I really need to get to yosemite one of these years.Jun 1, 2009 at 10:10 am #1504921
.Jun 1, 2009 at 10:45 am #1504924
Wow, that is a seriously amazing campsite – and I mean AMAZING!!!!…good call on the extra luxuries for your main squeeze. You should see what I bring when I go with my girlfriend :)Jun 1, 2009 at 10:49 am #1504925
@ngatelLocale: Southern California
An excellent adventure!! And few people encountered in Yosemite on a holiday weekend.
Yep, sometime you have to make gear concessions to make the ladies happy; but if Momma is happy, everyone is happy.
:)Jun 1, 2009 at 12:11 pm #1504942
@kennyhel77Locale: Scotts Valley CA via San Jose, CA
Dylan, nice trip report. I want to do this hike too!
When I hike with my wife we split stuff up and we usually have a baseweight of 11-12 lbs each. I always bring a good sleeping pad for her and make sure we use the tent. Make it fun, and they will go!Jun 1, 2009 at 12:32 pm #1504947
I agree with the others…fantastic trip report! I saw this trip in Backpacker too and it seemed like an amazing route. Your pictures definitely confirm that. So jealous of all you Californians. Though I find Backpacker useless for gear, I still subscribe to enjoy their trip/route suggestions and articles. That magazine never fails to make me want to get out on a trip…for all its failings, it's still totally the money for me.
It looks like his tent is the Half Dome (http://www.rei.com/product/728308). I have the old version of the Quarter Dome and I love it. Lux for solo use and usually ok for two (I am fairly short and slim which helps).Jun 1, 2009 at 1:23 pm #1504963
@rglessLocale: San Francisco Bay Area
I saw this in Backpacking mag as well. Obviously a great trip. What were the stream crossings like? I would have thought they would be pretty hard, especially Yosemite Creek above the falls.Jun 1, 2009 at 9:46 pm #1505134
@gallamarLocale: San Francisco Bay Area
Great trip report – thank you for the commentary and excellent photos. That campsite looks amazing. Great motivation to get out and do the North Rim. Enjoy the next trip together!Jun 2, 2009 at 9:15 am #1505228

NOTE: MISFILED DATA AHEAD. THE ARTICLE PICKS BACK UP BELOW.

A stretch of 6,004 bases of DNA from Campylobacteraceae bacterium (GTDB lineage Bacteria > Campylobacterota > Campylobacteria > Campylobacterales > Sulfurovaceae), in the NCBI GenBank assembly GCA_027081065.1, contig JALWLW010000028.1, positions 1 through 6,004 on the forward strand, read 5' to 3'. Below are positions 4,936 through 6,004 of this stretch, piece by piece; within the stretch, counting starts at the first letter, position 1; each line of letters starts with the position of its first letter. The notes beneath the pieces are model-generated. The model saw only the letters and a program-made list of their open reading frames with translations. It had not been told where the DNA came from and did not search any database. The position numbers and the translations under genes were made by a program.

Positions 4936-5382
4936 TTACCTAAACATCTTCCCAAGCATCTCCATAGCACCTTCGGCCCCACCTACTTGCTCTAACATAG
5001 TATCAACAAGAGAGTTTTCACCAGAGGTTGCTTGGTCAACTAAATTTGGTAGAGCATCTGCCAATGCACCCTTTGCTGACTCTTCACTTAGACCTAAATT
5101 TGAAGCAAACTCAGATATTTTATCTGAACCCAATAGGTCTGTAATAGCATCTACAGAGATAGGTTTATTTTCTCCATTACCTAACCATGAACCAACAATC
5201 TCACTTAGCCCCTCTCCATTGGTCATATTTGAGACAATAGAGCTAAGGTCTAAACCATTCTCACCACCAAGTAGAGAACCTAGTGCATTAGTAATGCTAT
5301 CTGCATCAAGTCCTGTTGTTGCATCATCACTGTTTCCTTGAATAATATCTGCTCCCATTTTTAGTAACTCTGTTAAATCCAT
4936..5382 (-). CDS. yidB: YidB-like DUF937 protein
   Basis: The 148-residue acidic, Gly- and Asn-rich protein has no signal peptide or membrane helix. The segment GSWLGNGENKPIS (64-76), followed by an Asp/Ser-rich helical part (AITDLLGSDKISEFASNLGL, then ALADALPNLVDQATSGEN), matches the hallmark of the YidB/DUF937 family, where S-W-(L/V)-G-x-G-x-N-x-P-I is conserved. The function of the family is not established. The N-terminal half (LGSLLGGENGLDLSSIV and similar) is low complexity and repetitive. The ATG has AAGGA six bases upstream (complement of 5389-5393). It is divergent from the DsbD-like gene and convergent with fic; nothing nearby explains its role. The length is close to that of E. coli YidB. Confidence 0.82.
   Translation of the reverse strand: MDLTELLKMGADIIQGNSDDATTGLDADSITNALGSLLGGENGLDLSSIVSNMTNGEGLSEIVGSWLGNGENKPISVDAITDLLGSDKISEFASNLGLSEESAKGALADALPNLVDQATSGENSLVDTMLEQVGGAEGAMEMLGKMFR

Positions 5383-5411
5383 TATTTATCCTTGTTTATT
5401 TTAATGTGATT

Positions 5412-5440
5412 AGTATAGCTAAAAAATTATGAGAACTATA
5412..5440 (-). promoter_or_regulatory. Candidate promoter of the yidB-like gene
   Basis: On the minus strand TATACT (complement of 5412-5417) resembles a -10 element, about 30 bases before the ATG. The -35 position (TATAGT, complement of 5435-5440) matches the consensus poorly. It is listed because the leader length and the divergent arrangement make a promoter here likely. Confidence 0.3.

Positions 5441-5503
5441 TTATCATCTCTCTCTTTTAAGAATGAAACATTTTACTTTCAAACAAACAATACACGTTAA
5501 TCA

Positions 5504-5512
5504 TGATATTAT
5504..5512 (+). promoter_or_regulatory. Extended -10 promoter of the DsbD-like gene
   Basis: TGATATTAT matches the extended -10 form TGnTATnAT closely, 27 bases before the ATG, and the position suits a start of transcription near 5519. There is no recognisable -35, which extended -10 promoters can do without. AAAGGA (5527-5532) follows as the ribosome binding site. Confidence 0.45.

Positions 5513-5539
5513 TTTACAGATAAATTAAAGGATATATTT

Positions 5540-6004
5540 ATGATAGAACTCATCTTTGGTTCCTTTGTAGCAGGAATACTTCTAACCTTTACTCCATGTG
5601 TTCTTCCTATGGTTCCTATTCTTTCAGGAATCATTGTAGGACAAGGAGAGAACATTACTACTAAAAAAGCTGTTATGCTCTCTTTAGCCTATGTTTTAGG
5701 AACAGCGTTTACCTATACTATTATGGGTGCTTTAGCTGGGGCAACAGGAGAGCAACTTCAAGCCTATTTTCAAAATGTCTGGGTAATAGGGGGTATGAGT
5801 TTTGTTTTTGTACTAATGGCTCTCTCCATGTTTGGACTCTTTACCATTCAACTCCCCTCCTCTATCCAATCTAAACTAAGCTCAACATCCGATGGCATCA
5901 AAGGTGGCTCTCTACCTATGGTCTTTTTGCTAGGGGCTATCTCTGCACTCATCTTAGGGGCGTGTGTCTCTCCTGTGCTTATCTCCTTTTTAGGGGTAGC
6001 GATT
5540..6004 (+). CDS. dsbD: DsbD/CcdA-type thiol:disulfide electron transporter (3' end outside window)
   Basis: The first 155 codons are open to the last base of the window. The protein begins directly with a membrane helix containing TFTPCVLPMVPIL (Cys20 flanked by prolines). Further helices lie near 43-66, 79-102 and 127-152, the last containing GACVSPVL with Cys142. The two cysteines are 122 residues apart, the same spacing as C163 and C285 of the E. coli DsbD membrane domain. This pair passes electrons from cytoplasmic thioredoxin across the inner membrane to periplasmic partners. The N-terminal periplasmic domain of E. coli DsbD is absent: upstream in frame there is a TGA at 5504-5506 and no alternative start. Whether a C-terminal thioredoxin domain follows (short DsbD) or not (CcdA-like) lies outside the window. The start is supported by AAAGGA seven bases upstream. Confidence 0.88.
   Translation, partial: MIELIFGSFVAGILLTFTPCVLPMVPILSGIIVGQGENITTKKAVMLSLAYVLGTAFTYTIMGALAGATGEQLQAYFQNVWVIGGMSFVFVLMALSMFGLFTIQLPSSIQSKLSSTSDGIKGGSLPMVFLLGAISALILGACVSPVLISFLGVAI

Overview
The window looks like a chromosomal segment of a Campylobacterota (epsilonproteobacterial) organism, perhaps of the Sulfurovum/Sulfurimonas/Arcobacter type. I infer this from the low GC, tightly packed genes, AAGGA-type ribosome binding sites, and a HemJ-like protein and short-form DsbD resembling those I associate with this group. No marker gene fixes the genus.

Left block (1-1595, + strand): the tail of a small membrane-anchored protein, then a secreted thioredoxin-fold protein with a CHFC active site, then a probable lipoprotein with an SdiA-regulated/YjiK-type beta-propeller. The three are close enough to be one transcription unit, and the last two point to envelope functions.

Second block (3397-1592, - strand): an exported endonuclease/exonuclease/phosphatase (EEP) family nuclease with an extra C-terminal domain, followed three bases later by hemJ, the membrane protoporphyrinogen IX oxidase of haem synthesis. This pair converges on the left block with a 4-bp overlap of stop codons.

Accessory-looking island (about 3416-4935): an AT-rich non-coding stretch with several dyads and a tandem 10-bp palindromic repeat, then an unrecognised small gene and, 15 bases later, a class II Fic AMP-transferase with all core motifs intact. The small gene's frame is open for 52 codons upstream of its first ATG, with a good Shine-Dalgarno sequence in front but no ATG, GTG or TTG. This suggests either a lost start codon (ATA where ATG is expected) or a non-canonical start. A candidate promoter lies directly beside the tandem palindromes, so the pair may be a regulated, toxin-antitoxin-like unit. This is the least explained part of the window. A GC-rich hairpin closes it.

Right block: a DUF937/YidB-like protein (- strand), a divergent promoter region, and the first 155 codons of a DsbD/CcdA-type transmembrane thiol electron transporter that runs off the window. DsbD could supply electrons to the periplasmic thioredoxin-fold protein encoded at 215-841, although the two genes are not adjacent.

Looks like a great trip. Yosemite Valley is great (once you get our of the valley). I day hiked up Yosemite Falls a few weekends ago and saw the place where you camped. Made me wish I had my stuff. Thought about making a frantic run for El Capitan, but I was wondereing up snow-coverage, and it was getting late in the day. Glad I didn't try now.
I had actually been looking into that trip up OBOFR to the top of El Capitan as a 1-nighter How did you get to the trailhead? Looking at the park map, it didn't look like the valley shuttle went that far, and didn't want to walk from there to the the closest stop on top of what I was already hiking.
edit: Then again, if there was bear activity at Cascade Creek, I'm glad the my plans didn't pan out.Jun 6, 2009 at 1:45 pm #1506383
@tomclarkLocale: East Coast
I enjoyed the report & photos. Have you seen Tony Farley's "Beautiful Places TV" episodes on North Dome and Yosemite Falls? I think you'd like the views.Jun 29, 2009 at 10:24 am #1511102
@socalpackerLocale: Southern California
Great pics and report. I also saw this in Backpacker Mag and am planning to make this hike this summer. Your pics and report have made me look forward to it even more!
KendallJun 29, 2010 at 10:16 pm #1624752
Hi, thanks so much for your trail report. We're doing this hike this weekend, and your and Kelly Bastone's article from backpacker are the two main literature we're basing our trip from. Thanks so much.
I had a few questions, and hopefully this is still an active forum so it'll get to you in time. :)
1. The first day with 5 miles, how long did it take you to climb ascent to the trail? We're planning to leave SF Friday then start the trail around 1 or 1:30. Is this still doable? I know it's only 5 miles, but it looked and sounded pretty brutal.